While Kyle Brasseur gives Data Privacy Day the shout-out it deserves, Dave Lefort explains why retail investors, the apps they use, and regulators all “Failed It” in the GameStop stock market craze.
Actions taken by Robinhood and TD Ameritrade amid the crazy GameStop stock surge can be understood from the perspective of risk management, but who’s watching out for the retail investors? That’s where the real risks lie.
You might not have thought you needed it, but Nick Morgan’s “Can You Hear Me?” provides some valuable advice for getting the most out of your daily virtual meetings and conversations.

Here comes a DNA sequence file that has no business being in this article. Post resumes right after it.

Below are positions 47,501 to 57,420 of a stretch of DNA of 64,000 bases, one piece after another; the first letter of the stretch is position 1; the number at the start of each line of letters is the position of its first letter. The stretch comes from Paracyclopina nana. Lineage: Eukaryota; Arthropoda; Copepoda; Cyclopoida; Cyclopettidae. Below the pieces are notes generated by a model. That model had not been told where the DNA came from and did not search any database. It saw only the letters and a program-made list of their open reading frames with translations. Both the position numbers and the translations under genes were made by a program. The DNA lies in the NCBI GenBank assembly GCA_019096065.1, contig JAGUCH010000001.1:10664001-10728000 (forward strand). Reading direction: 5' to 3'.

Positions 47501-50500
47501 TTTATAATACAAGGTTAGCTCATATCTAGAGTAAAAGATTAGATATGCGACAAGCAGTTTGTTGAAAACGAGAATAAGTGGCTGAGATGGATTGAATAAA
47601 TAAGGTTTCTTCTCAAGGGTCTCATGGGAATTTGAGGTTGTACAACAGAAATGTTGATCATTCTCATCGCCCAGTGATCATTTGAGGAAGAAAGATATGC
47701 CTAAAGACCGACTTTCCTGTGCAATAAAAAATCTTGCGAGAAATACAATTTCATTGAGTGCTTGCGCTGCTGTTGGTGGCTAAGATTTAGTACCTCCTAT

Kyle Brasseur explains how Capital One’s $390 million civil penalty for anti-money laundering failures could have been much steeper had it not been for the bank’s significant remediation efforts.
Aaron Nicodemus explains why President-elect Joe Biden’s SEC chairman pick, Gary Gensler, is getting rave reviews, while Aly McDevitt criticizes the alleged privacy misdeeds of Flo Health that led to an FTC settlement.
A last-minute rule change by the EPA tucked into the Federal Register without a public comment period is the culmination of a years-long chumminess with high-polluting industries that can’t end soon enough, writes Jaclyn Jaeger.
It’s shameful that it took searing images of rioters looting the Capitol building for some corporations to act on the danger President Donald Trump has posed to the country all along, writes Aaron Nicodemus.
In our first Nailed It or Failed It of 2021, Aly McDevitt praises Apple’s decision to link executive bonuses to the company’s values, while Dave Lefort delivers a somber message on Twitter and social media’s role in the riot at the U.S. Capitol.